Ted Grimsrud—April 12, 2012
One of my classes recently discussed the issue of human nature and violence—a perennial vexing discussion. Are we genetically determined to be violent as expressed in much contemporary writing by biologists, et al, as well as political thinkers? If so, is pacifism simply unrealistic, terribly naive, even problematically romantic?
Of course, we did not resolve the issue. It’s something I keep thinking about. I think it is important to state the case for human beings as not inherently violent.
We may speak of three general viewpoints concerning human nature, what I will categorize as the “hard-wired view,” the “blank-slate view,” and the “flexible view.”
(1) The “hard-wired view” asserts that human behavior is largely determined by a quite thick reality of human nature. One main focus of many with this view is on our genetic make-up, asserting that our behavior is profoundly shaped by our genes.
As concerns violence, the “hard-wired view” tends to see human beings as naturally violent. We are born violent, we tend toward violence, our work of minimizing violence should focus on finding relatively non-harmful outlets for these natural violent tendencies. At best, we may redirect violent tendencies, but we cannot hope to live without violence.
(2) At the opposite end of the spectrum from the “hard-wired view,” we may speak of the “blank slate view.” This view asserts that it is meaningless to posit a “human nature;” we are all born with “blank slates,” and human behavior is totally shaped by our environments and is variable and non-determined.
(3) A second alternative to the “hard-wired view” we may call the “flexible view.” This view, which I hold, agrees that “human nature” is a meaningful term, but would differ from the “hard-wired view” by denying that human behavior is in any meaningful sense determined by genetics or, really, by any other unchanging element of human nature.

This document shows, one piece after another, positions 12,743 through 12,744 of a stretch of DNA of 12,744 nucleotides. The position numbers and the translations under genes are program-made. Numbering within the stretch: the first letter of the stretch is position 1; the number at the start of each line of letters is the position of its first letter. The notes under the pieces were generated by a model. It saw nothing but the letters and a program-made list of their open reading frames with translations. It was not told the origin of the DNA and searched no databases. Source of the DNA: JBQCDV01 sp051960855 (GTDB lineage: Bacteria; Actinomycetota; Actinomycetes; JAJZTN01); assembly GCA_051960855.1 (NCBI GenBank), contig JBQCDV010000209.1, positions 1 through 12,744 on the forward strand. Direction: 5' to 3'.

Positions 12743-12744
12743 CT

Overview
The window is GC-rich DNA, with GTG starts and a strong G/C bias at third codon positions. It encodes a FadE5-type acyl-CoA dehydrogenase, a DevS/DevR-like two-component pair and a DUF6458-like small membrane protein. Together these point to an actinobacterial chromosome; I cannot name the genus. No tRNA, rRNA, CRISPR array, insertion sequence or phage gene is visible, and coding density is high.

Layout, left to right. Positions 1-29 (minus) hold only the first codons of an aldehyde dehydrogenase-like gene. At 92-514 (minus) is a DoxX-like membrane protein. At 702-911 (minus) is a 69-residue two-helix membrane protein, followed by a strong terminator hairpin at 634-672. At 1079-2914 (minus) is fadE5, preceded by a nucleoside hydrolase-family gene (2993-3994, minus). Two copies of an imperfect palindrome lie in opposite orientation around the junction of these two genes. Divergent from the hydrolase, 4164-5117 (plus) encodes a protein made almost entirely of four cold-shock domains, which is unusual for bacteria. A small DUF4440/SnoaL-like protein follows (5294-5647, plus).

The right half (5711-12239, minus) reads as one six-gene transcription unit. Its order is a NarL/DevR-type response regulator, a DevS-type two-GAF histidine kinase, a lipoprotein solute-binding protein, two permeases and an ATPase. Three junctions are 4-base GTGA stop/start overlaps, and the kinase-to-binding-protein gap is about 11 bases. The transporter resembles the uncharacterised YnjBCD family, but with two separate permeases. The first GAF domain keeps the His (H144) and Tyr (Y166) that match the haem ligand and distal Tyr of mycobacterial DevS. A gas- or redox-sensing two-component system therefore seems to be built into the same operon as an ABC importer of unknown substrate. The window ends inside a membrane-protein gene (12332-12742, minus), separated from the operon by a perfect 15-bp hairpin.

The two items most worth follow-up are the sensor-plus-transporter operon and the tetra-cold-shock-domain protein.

Empirical bases for the “flexible” view
There are scientists who argue for the flexible view. The hard-wired view, while held by many, is not the only conclusion that empirically oriented people might take.
I define violence as the willful use of injurious force against another human being (which could be emotional “force” and, in some sense under some circumstances, could also include the failure to prevent injury). I also add another dimension, and that is that the violence that has causing harm as its main purpose (which is what I would call war, punishment, fighting, torture, etc) is morally the central issue for human beings.
I agree that as long as carnivores have existed, violence in the sense of one animal willfully hurting another animal also has existed. Human beings from the time they became hunters and not just gatherers have been violent toward other animals for the purpose of getting food to eat or for self-protection. So it is not as if human beings had a “golden age” where all were Tolstoyan total pacifists.
However, to me the violence that matters in our discussions is the violence that emerged at some point in history that I would call purely destructive violence. There is a kind of violence in nature that by and large sustains the larger web of life. What is new with human beings, and I believe human beings at a stage in our development after our evolving biologically to be fully human, is the practice of destructive violence that actually injures the larger web of life.
Our physiology and psychology clearly indicate that we did not evolve by being (or to be) violent predators; it is very difficult for a human being to kill another human being (or any sizeable animal) with our bare hands (and it is also very difficult emotionally to kill another human being). However, it did not take a huge change to turn us toward destructive violence. But it did take a change, because we are not naturally inclined to be violent in the sense of destructive violence. It does not seem that we possibly could have been and still evolved. Our evolution required a tremendous amount of cooperation, more than destructive violence.